7. 7. 3. Satisfying Our Needs <ul><li>The ‘Four Needs’ (or ‘Uses and Gratifications’) theory by Blumler and Katz suggests that audiences use the media in four different ways. </li></ul><ul><ul><li>Entertainment and diversion : to find personal pleasure and enjoyment; emotional release from everyday life and its problems. </li></ul></ul><ul><ul><li>Surveillance and information: to learn about the world, new experiences, other people; to satisfy curiosity; acquire new knowledge. </li></ul></ul><ul><ul><li>Personal relationships: to enhance and explore relationships with other people, find companionship or substitute friendships on screen. </li></ul></ul><ul><ul><li>Personal identity: to find support and reinforcement for one’s values and beliefs; to help understand oneself; to help explore one’s own identity. </li></ul></ul><ul><li>How far might these explain the popularity of reality TV with audiences? </li></ul>
  8. 8. <ul><li>Added value for the Broadcasters </li></ul><ul><ul><li>relatively cheap to produce, no paid actors, no sets or just one set </li></ul></ul><ul><ul><li>long-running – occupies many hours of air-time, including spin-offs </li></ul></ul><ul><ul><li>audience loyalty as the series builds to climax </li></ul></ul><ul><ul><li>endlessly recyclable format, which can be copyrighted and franchised globally </li></ul></ul><ul><ul><li>huge audiences, national profile, can generate massive tabloid promotion </li></ul></ul><ul><ul><li>generates a massive income for the channel via: </li></ul></ul><ul><ul><ul><li>sales of advertising space to major brands at prime-time </li></ul></ul></ul><ul><ul><ul><li>sponsorship from advertisers </li></ul></ul></ul><ul><ul><ul><li>revenue from voting process </li></ul></ul></ul>Summary of benefits to the industry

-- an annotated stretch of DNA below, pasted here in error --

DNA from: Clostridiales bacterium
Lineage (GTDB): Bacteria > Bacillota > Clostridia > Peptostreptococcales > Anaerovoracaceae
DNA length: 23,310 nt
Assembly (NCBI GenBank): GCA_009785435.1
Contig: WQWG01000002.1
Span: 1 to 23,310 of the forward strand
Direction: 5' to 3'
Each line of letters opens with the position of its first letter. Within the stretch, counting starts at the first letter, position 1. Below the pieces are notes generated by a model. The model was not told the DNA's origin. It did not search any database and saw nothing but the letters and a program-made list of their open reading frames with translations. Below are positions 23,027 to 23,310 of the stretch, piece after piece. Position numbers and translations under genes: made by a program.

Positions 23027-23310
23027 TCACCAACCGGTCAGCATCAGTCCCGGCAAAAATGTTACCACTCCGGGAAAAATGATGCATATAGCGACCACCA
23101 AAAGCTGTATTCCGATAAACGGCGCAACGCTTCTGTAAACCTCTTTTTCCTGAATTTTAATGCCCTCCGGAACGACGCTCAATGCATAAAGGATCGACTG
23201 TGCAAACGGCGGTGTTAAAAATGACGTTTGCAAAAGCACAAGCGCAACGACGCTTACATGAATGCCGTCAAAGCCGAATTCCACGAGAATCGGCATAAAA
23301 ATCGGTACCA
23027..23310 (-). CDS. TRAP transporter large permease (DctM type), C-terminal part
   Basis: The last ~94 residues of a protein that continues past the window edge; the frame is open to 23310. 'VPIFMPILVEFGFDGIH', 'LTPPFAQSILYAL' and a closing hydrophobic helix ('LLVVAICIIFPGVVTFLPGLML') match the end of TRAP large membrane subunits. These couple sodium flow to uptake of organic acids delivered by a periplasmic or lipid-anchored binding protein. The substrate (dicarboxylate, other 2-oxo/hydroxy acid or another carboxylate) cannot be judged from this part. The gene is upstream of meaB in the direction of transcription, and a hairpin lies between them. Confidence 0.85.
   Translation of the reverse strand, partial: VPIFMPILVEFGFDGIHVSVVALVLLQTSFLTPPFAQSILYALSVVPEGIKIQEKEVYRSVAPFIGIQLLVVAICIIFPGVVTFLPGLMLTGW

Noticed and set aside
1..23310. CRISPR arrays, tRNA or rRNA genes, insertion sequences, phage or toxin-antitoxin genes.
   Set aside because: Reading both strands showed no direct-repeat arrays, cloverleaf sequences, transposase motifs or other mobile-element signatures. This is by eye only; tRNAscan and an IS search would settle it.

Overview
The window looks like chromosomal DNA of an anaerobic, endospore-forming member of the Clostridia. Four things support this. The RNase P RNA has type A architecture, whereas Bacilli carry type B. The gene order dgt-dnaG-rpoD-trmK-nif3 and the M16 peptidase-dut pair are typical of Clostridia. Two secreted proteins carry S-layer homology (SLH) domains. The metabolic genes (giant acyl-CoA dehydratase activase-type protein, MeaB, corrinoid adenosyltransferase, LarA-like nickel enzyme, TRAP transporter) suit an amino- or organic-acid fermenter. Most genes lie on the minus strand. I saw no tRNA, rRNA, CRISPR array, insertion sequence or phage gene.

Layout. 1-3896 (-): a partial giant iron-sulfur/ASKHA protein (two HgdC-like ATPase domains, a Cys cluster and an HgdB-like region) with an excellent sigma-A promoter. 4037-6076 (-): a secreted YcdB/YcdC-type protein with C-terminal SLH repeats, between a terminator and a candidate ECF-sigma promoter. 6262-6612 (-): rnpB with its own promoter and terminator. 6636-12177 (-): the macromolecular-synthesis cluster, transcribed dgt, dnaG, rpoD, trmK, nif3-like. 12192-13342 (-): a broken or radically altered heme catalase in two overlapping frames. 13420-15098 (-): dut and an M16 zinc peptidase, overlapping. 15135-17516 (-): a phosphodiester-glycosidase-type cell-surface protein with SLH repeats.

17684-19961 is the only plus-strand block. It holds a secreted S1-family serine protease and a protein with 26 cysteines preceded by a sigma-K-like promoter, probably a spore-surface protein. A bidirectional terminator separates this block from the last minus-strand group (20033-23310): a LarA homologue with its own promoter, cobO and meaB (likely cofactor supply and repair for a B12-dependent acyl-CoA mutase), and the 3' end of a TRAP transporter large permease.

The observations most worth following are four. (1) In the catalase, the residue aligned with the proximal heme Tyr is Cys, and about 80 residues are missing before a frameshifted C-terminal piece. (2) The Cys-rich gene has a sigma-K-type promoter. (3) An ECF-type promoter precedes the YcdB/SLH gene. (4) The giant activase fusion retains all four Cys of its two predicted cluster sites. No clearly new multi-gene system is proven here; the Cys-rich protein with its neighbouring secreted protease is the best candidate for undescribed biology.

9. 9. Reality TV: a sub genre Britain’s Got Talent 1. Reality Talent Format: Competition – auditions, tension, conflict, skills development A format – recognisable, familiar, same but different Talent (or not) Celebrity judges, real-life personal stories or journeys Anyone can enter A long-term process building to a mega-event A vote and a winner
  10. 10. Reality TV: a sub genre The Family 2. Docusoap a hybrid of observational documentary and soap opera Format and Examples: Vets in Practice: narratives around vets, suffering pets, and their owners and the drama, highs and lows of the daily life of a veterinary practice. Traffic Cops: motorway stories, seen from the point of view of the daily work of traffic police. The Family : 28-camera set-up records the minutiae of everyday family life over 8 months. Massively edited into a highly constructed narrative. Series 1 observational with voiceover, focusing on small moments of family conflict set entirely within the home; Series 2 incorporates talking heads, interview and more continuing story strands, with external footage. Click for The Family (clip 1) ; Click for The Family (clip 2) .
  11. 11. Reality TV : reasons for success Reality Talent and The Docusoap <ul><li>In what ways would this reality sub-genre appeal to the TV institutions (producers and broadcasters)? </li></ul><ul><li>Who might watch this kind of show? (age, gender, social class, ethnicity, interest groups, etc) </li></ul><ul><li>What uses and gratifications might this show provide for its audience? </li></ul><ul><li>Does this tell us anything about the </li></ul><ul><li>rise of the genre and its increase in </li></ul><ul><li>popularity over time? </li></ul>